Financial company fundamentals improving from strong levels. Over the medium to longer term, we believe that banks and insurance companies, which are the primary issuers of preferred securities, may benefit from a rising-interest-rate environment, as higher rates could potentially bolster their net interest margins. Reduced regulation and lower tax rates could also prove beneficial for financial companies, by reducing regulatory costs and increasing earnings, which will strengthen credit fundamentals. While U.S. bank capital levels could decline over time from historically high levels, we believe capital is nevertheless likely to remain very strong and supportive for preferred investors.

REIT fundamentals favorable. We believe fundamentals for commercial real estate are likely to remain strong, with improving demand for most types of real estate and generally modest property supply growth. This favorable combination has helped drive operating incomes and reduce REIT preferreds’ risk premiums. And while the net supply of REIT preferreds may remain positive in the next few months given their attractiveness as a source of capital compared with equity, we expect demand to readily absorb it.

We remain somewhat defensive relative to interest rate risk. The somewhat cautious stance is based on our outlook for continued economic growth, tight labor markets, the potential for stimulative government policies, less accommodative central banks and broader investor positioning within fixed income. With the sharp decline in interest rates in recent months and the very benign inflation outlook priced into them, yields could rise modestly in the near term. We therefore are focused on attractive income opportunities in securities that offer solid absolute yields, call protection, wide credit spreads and fixed-to-floating-rate and floating-rate structures, which we believe will provide favorable risk-adjusted returns.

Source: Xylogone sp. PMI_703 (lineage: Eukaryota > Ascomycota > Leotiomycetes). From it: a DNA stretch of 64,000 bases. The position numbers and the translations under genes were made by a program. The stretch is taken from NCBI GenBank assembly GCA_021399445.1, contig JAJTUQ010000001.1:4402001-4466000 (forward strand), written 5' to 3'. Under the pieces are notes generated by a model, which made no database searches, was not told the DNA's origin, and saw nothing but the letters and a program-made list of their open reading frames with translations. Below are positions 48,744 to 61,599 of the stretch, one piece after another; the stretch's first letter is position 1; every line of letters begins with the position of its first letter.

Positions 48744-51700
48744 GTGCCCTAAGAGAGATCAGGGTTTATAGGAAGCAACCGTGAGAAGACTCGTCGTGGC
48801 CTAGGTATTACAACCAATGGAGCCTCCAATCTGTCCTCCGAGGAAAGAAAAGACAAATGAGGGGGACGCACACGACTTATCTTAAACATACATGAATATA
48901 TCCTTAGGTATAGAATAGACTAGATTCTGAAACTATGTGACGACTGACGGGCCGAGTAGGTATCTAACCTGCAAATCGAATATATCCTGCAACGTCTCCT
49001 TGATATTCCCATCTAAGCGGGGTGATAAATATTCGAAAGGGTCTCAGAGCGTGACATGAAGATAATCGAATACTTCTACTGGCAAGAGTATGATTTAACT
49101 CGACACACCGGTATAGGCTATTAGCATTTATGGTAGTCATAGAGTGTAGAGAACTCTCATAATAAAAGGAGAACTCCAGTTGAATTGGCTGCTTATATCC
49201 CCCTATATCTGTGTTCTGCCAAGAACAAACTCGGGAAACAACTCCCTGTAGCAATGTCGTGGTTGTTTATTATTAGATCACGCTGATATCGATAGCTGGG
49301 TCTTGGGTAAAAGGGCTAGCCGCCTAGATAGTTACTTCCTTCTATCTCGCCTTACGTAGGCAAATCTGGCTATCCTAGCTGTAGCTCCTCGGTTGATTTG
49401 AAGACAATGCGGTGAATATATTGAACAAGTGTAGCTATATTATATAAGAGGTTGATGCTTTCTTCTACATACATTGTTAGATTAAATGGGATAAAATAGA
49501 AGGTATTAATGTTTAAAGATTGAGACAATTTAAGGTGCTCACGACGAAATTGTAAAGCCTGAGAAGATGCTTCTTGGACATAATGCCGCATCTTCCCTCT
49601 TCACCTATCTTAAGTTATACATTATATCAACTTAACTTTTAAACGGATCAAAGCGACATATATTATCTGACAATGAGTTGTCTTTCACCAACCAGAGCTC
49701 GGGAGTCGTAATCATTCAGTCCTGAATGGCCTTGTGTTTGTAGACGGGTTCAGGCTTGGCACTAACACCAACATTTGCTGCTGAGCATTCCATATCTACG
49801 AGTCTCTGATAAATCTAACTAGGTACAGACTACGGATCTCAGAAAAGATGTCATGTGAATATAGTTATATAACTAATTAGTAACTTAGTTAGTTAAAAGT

Investment Review
Fixed income assets had broadly positive returns in the third quarter amid subdued inflation, low interest rates and strong investor appetite for income. The 10-year U.S. Treasury yield was unchanged for the quarter at 2.3%, rising in mid-September after touching year-to-date lows on concerns over political tensions with North Korea and the potential effects of powerful hurricanes hitting the U.S. The Federal Reserve turned somewhat more hawkish, indicating that low inflation may be temporary and that another rate hike this year is likely. The Bank of England also raised expectations for a near-term rise in interest rates, while the European Central Bank continued to signal a modest pending wind down of quantitative easing. 

Credit-sensitive classes such as preferreds and high-yield bonds outperformed Treasuries, which had relatively small gains in the quarter, as well as investment-grade bonds. In addition to some encouraging economic data, high-yield bonds benefited from a recovery in crude oil prices, as the asset class is well represented by energy-related securities.

The senior loan sector generated a 1.1% total return in the quarter, as measured by the J.P. Morgan Leveraged Loan Index. In the closed-end-fund universe, senior loan funds modestly outperformed the J.P. Morgan Leveraged Loan Index on both a market price and net asset value (NAV) basis. The funds’ average discount to NAV widened slightly in the quarter, to 3.8%, moving away from their long-term average of 3.4%.